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Bahun (Nepali: बाहुन) or Khas Brahmin[2](Nepali: खस ब्राह्मण) or Nepali Brahman is a caste among Khas people. Bahun is a local colloquial term for the Nepali-speaking hill Brahmins. According to 2011 Nepal census, Brahman/Bahun or Brahmin-Hill stands as second most populous group after Chhetri in Nepal.[1]

Bahun/Nepali Brahman/Hill and terai Brahmin/Khas Brahmin
बाहुन/ ब्राह्मण/खस ब्राह्मण
Regions with significant populations
   Nepal3,226,903 (12.2% of Nepal's population) [1]
Ancient: Khas-Kura Modern: Nepali
Om.svgHinduism (approx. all)
Related ethnic groups
Khas people, Chhetri, Kumaoni people, Garhwali people

According to 1854 Muluki Ain (Nepalese Legal Code), Bahuns were regarded as caste among sacred thread bearers (Tagadhari) and twice-born Hindus.[3]


Traditionally, Bahuns (called "Khas Brahmins") were members of Khas community together with Chhetris (Khas Kshatriyas).[2] Possibly due to political power of the Khasa Malla kingdom, Khas Bahun and Khas Rajput had high social status as indigenous plain Brahmins and Rajputs in the present-day western Nepal.[2] Bahuns, regarded as upper class Khas group together with Chhetri, were associated mostly with the Gorkha Kingdom.[4] Bahun (with Chhetri) are referred with tribal designation of Khas in most of the context than lower occupational Khas castes like Kami, Sarki, etc.[4]

Clans and surnamesEdit

Bahuns were divided into two clans on the basis of residency. The Bahun residents east of Mahakali river were known as Purbiya Bahun and west of the river were known as Kumain Bahun.[5] Kumain is a direct derivative of Kumaoni, meaning residents of Kumaon.[5]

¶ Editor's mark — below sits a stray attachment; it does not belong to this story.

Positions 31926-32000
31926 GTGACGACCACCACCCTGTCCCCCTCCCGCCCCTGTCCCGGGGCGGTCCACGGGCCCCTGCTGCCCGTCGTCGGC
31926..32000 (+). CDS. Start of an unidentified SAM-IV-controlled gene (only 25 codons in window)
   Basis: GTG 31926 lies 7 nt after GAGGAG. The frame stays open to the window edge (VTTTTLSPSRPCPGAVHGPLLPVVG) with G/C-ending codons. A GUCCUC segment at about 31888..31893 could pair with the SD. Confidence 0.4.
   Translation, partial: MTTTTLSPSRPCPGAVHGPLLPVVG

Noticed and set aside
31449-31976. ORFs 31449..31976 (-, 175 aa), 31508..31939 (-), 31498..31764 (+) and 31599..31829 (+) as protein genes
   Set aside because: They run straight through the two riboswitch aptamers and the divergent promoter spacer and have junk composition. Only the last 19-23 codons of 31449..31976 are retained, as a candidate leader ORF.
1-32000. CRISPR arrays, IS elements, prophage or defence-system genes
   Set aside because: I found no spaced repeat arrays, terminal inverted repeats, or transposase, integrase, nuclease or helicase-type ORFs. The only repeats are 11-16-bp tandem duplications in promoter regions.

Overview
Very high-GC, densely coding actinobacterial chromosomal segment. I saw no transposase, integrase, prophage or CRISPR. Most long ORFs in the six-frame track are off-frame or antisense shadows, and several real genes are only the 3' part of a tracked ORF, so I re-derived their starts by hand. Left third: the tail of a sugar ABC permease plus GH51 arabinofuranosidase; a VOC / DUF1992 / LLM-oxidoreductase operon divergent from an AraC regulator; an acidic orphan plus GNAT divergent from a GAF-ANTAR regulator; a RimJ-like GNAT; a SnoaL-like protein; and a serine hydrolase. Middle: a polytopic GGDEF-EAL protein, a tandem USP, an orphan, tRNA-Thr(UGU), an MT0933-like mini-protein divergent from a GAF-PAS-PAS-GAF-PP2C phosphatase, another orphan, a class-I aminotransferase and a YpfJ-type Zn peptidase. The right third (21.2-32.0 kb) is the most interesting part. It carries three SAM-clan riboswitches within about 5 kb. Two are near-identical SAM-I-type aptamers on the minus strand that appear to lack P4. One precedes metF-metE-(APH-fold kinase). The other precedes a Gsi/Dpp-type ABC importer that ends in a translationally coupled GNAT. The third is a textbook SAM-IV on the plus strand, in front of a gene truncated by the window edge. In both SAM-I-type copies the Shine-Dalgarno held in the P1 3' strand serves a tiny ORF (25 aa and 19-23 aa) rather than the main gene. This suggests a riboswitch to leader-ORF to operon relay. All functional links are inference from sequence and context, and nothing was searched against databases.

According to 2011 Nepal census, Bahun or Brahmin-Hill stands as second most populous group after Chhetri in Nepal with 12.2% of Nepal's population (or 32,26,903 peoples).[1] Bahun (Hill-Brahmins) are the second largest Hindu group with Hindu population of 3,212,704 (99.6% of Bahuns) as per the 2011 Nepal census.[1] Hill-Brahmins are largest group in 11 districts in Nepal; Jhapa, Morang, Kathmandu, Chitwan, Nawalparasi, Rupandehi, Kaski, Syangja, Parbat, Gulmi and Arghakhanchi. Among these, Bahuns in Parbat (35.7%), Arghakhanchi (32.8%) and Syangja (30.9%) consist more than 30% of district population while Kathmandu consists largest Bahun population with 410,126 (23.5%).[1]

Bahuns have the highest civil service representation with 39.2% of Nepal's bureaucracy while having only 12.1% of Nepal's total population. The civil service representation to population ratio is 3.2 times for Bahuns which is fourth in Nepal. Kshetris represent 5.6 times in civil services to their percentage of population, which is the highest in Nepal.[6]


The main festival that Bahuns celebrate is the Bada Dashain, which also is the biggest Nepali festival. Tihar or Deepawali is the second biggest festival for Bahuns. However, as these two festivals are celebrated by almost everyone in Nepal and as Bahuns are Tagadharis, the biggest exclusive Brahman festival is the Janai Purnima. Apart from these festivals, the Brahman community also celebrates other festivals like Nag Panchami, Makar Sankranti, MahaShiva Ratri, Krishna Janmashtami, Ram Nawami and Chaitra Dashain. The monsoon festivals of Teej are primarily dedicated to Goddess Parvati and her union with Lord Shiva and is celebrated by majority of Nepali Khas Arya women.